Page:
• Responsible for standards for acquisition and use
    of federal computing systems
  • Federal Information Processing Standards (FIPS
    PUBs)

32
NBS
  • Two initiatives for security
  • Cryptography standards
  • 1973 invitation for technical proposals for
    ciphers
  • 1977 Data Encryption Standard
  • 2001 Advanced Encryption Standard (NIST)
  • Development and evaluation processes for secure
    systems
  • Conferences and workshops
  • Involves researchers, constructors, vendors,
    software developers, and users
  • 1979 Mitre Corporation entrusted to produce an
    initial set of criteria to evaluate the security
    of a system handling classified data

33
National Computer Security Center
  • 1981 National Computer Security Center (NCSC)
    was established within NSA
  • To provide technical support and reference for
    government agencies
  • To define a set of criteria for the evaluation
    and assessment of security
  • To encourage and perform research in the field of
    security
  • To develop verification and testing tools
  • To increase security awareness in both federal
    and private sector
  • 1985 Trusted Computer System Evaluation Criteria
    (TCSEC) Orange Book

34
Orange Book
  • Orange Book objectives
  • Guidance of what security features to build into
    new products
  • Provide measurement to evaluate security of
    systems
  • Basis for specifying security requirements
  • Security features and Assurances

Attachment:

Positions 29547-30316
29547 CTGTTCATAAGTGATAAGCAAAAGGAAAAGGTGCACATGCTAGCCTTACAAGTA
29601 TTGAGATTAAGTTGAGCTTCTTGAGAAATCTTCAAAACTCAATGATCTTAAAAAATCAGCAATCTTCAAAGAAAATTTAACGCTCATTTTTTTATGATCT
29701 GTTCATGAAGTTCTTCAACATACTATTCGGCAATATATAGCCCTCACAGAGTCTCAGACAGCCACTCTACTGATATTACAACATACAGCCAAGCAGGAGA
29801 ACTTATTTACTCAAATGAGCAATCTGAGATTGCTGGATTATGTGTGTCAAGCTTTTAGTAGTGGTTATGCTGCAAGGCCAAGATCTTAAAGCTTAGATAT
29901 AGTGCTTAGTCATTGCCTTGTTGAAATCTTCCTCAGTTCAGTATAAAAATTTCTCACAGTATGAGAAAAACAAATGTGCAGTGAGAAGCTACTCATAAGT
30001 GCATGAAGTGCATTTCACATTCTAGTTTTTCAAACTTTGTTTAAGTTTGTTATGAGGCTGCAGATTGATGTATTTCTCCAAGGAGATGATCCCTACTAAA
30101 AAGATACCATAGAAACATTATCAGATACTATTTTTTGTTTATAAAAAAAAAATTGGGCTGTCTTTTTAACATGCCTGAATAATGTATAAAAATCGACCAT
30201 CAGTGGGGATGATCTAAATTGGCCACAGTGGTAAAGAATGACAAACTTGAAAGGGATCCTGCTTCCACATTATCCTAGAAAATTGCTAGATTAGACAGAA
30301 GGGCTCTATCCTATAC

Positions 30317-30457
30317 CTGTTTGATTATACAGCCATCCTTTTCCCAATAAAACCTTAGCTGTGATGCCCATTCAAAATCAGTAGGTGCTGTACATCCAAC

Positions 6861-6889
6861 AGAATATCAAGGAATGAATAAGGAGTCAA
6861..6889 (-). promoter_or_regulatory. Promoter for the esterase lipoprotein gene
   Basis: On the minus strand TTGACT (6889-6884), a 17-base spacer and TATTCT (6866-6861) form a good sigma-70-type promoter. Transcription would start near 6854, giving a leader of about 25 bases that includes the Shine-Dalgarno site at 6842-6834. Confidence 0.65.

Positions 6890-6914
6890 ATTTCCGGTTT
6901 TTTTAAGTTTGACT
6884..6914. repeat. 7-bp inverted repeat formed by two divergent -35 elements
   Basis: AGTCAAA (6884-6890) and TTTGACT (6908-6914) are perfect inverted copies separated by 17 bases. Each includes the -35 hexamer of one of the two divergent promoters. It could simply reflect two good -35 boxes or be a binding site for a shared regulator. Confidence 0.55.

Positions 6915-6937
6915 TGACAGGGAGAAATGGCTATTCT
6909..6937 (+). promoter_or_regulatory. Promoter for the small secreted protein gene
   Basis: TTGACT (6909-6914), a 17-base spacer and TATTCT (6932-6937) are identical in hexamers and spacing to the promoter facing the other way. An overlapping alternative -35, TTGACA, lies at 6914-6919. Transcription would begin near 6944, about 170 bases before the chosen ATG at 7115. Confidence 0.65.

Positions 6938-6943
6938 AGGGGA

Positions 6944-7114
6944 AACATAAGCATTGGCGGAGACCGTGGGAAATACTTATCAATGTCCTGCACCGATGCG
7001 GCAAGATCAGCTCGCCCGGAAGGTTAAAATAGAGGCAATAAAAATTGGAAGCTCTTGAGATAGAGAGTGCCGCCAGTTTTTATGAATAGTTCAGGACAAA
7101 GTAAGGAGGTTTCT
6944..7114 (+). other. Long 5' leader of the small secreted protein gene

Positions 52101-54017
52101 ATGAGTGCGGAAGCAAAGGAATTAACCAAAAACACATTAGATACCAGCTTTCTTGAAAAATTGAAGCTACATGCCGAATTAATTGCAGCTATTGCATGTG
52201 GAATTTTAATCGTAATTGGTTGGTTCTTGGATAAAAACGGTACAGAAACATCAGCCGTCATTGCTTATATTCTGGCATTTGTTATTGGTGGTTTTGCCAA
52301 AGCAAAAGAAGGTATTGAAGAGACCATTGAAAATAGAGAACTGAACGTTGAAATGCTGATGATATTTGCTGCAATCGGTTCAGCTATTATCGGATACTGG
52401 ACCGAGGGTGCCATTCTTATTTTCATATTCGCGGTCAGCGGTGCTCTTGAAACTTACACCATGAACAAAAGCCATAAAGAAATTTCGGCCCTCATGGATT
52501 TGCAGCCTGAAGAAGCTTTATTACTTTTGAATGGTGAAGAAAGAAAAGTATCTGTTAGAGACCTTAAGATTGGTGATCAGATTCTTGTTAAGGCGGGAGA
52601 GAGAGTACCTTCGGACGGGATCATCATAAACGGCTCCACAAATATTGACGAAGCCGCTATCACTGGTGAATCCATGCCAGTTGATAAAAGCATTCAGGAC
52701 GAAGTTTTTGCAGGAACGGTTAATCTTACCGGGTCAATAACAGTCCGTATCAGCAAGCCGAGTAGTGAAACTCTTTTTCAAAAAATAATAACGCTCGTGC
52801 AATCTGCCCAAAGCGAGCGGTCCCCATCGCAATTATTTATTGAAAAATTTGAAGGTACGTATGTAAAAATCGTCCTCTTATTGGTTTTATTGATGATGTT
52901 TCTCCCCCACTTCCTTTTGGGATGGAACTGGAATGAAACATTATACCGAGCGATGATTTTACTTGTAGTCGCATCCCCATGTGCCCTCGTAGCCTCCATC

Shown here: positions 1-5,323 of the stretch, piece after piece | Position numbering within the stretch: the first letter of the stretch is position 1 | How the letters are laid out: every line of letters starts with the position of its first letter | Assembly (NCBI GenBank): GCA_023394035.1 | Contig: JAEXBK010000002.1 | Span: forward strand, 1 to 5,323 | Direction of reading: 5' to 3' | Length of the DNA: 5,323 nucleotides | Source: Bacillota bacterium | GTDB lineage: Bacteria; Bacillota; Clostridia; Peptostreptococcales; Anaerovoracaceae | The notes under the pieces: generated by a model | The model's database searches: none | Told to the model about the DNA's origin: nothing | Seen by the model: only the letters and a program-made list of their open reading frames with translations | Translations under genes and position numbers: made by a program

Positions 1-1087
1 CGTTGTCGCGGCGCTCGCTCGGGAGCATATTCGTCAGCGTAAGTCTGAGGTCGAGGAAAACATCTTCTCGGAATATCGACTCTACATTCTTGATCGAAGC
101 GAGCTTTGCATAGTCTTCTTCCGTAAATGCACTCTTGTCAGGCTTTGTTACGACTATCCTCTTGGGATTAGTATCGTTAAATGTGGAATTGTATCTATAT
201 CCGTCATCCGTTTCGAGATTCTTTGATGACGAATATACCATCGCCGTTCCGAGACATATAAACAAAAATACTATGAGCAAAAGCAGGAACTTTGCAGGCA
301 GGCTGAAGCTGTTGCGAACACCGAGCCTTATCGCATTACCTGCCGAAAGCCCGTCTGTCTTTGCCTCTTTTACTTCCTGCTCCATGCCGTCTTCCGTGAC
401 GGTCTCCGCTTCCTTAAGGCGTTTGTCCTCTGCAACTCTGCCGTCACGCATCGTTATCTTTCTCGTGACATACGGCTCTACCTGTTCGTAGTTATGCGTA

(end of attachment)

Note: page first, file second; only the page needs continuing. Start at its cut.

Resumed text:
• Trusted Computing Base (TCB) security components
    of the system hardware, software, and firmware
    reference monitor

35
Orange Book
  • Supply
  • Users evaluation metrics to assess the
    reliability of the security system for protection
    of classified or sensitive information when
  • Commercial product
  • Internally developed system
  • Developers/vendors design guide showing security
    features to be included in commercial systems
  • Designers guide for the specification of
    security requirements

36
Orange book
  • Set of criteria and requirements
  • Three main categories
  • Security policy protection level offered by the
    system
  • Accountability of the users and user operations
  • Assurance of the reliability of the system

37
Security Policy
  • Concerns the definition of the policy regulation
    the access of users to information
  • Discretionary Access Control
  • Mandatory Access Control
  • Labels for objects and subjects
  • Reuse of objects basic storage elements must be
    cleaned before released to a new user

38
Accountability
  • Identification/authentication
  • Audit
  • Trusted path no users are attempting to access
    thr system fraudulently

39
Assurance
  • Reliable hardware/software/firmware components
    that can be evaluated separately
  • Operation reliability
  • Development reliability

40
Operation reliability
  • During system operation
  • System architecture TCB isolated from user
    processes, security kernel isolated from
    non-security critical portions of the TCB
  • System integrity correct operation (use
    diagnostic software)
  • Covert channel analysis
  • Trusted facility management separation of duties
  • Trusted recovery recover security features after
    TCB failures

41
Development reliability
  • System reliable during the development process.
    Formal methods.
  • System testing security features tested and
    verified
  • Design specification and verification correct
    design and implementation wrt security policy.
    TCB formal specifications proved
  • Configuration management configuration of the
    system components and its documentation
  • Trusted distribution no unauthorized
    modifications

42
Documentation
  • Defined set of documents
  • Minimal set
  • Trusted facility manual